With a more cohesive and professional outfit than the 1982 crew, the All Whites approached the South Africa World Cup with some confidence, and left unbeaten following 1-1 draws against Slovakia – Winston Reid heading home a very late equaliser, and securing for himself a move to West Ham – and Italy, where the almost obligatory dodgy penalty saved the Italians’ blushes. They should’ve beaten Paraguay but a lacklustre performance resulted in a goalless stalemate and elimination.
The 2014 campaign saw them paired with Mexico, who, despite being woeful during the regional qualifiers that saw them go through four managers, were still far too good over two legs, which was effectively over in Mexico City after a 5-1 victory.
The odds are better this time around, as Anthony Hudson’s side have comfortably qualified for the Oceania play-offs later in the year, likely to be against either Papua New Guinea or the Solomon Islands, with an expected tie against a South American side in November to get to Russia.
The World Cup woes while Australia blocked their way were not mirrored in the Confederations Cup with the All Whites knocking out the Aussies to get to both the 1999 and 2003 Cups, where they failed to win a single point, and also in 2009, and the forthcoming tournament this summer.
Domestically, the National League struggled in the late 1980s as a lack of sponsorship and falling attendances stretched clubs’ finances and the league was wound up in 1992.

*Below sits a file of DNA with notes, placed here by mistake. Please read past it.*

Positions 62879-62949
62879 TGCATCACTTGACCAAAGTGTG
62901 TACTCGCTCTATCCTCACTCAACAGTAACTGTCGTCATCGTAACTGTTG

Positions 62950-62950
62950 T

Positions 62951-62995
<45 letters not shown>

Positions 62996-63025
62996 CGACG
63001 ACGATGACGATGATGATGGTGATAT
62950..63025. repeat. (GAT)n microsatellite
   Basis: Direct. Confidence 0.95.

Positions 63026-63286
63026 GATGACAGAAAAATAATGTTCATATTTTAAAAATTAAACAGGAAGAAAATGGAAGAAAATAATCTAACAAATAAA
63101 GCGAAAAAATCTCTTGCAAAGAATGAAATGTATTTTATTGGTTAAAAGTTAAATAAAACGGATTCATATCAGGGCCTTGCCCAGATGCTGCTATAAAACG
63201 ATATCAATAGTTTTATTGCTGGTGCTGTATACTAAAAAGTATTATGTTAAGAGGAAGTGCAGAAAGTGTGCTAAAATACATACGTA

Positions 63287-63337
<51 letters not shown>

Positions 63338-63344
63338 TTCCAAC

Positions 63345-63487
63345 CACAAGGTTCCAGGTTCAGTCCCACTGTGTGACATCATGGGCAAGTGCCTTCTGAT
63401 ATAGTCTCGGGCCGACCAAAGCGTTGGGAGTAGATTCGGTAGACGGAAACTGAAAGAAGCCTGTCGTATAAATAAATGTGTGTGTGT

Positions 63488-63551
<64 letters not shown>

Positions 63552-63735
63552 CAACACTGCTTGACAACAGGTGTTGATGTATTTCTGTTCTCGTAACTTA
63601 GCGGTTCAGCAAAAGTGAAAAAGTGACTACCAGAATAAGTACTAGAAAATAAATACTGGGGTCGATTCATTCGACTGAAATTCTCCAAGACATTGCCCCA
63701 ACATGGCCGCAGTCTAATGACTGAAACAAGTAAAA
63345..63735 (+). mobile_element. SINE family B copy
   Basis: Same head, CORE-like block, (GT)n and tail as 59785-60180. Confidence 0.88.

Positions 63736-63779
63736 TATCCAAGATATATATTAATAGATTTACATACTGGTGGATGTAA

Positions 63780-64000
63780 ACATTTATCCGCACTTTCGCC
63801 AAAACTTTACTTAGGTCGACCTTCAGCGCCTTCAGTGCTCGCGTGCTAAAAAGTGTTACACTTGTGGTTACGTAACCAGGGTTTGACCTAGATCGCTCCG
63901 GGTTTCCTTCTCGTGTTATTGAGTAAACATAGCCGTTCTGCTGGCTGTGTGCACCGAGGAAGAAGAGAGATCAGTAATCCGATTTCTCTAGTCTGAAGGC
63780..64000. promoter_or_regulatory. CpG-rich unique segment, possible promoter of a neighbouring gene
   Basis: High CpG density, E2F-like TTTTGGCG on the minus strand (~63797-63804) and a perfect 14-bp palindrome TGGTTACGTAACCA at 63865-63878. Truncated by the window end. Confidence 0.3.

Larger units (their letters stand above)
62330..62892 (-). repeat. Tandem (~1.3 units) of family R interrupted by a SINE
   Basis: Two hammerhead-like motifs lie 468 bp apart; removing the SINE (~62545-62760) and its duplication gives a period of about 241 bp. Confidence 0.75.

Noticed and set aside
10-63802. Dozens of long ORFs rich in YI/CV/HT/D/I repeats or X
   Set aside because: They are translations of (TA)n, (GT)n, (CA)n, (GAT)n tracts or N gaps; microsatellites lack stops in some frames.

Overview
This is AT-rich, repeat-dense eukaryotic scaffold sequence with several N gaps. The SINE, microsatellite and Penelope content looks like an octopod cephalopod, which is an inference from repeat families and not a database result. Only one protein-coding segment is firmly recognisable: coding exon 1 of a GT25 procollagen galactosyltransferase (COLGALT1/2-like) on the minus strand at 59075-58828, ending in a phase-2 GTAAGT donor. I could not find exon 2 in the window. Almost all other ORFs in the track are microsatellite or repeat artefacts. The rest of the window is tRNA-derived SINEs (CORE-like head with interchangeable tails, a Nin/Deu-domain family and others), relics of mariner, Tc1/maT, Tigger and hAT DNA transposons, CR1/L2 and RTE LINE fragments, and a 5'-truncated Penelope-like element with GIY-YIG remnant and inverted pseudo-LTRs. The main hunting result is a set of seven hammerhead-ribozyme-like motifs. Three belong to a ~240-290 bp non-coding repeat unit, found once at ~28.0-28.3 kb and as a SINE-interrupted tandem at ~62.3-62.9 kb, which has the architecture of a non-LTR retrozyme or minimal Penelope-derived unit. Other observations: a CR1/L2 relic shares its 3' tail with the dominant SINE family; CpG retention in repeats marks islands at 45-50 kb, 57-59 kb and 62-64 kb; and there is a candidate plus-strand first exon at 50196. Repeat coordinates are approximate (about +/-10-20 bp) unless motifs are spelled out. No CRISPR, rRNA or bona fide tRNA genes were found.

The league was split into regional competitions with national play-offs. Between 1993 and 2003 these competitions were dominated by Napier City Rovers and Waitakere City, both winning three titles, along with Auckland’s Central United and Wellington’s Miramar Rangers with two each.
In 2004-05 the top level of domestic football was transformed by the introduction of a new summer competition. The New Zealand Football Championship was contested by eight newly-created regional or city ‘franchises’ such as Team Wellington and Hawke’s Bay United. It has been dominated by Auckland City and Waitakere United, but Team Wellington have snapped the big city’s dominance winning the two most recent Grand Finals.
Finishing in the top two provides a bonus of automatic qualification for the Oceania Champions League, which has also been dominated by the two Auckland franchises. Victory means entry into the lucrative Club World Cup, and in 2014 Auckland City defied expectations by beating more-fancied African and Central American clubs to finish third.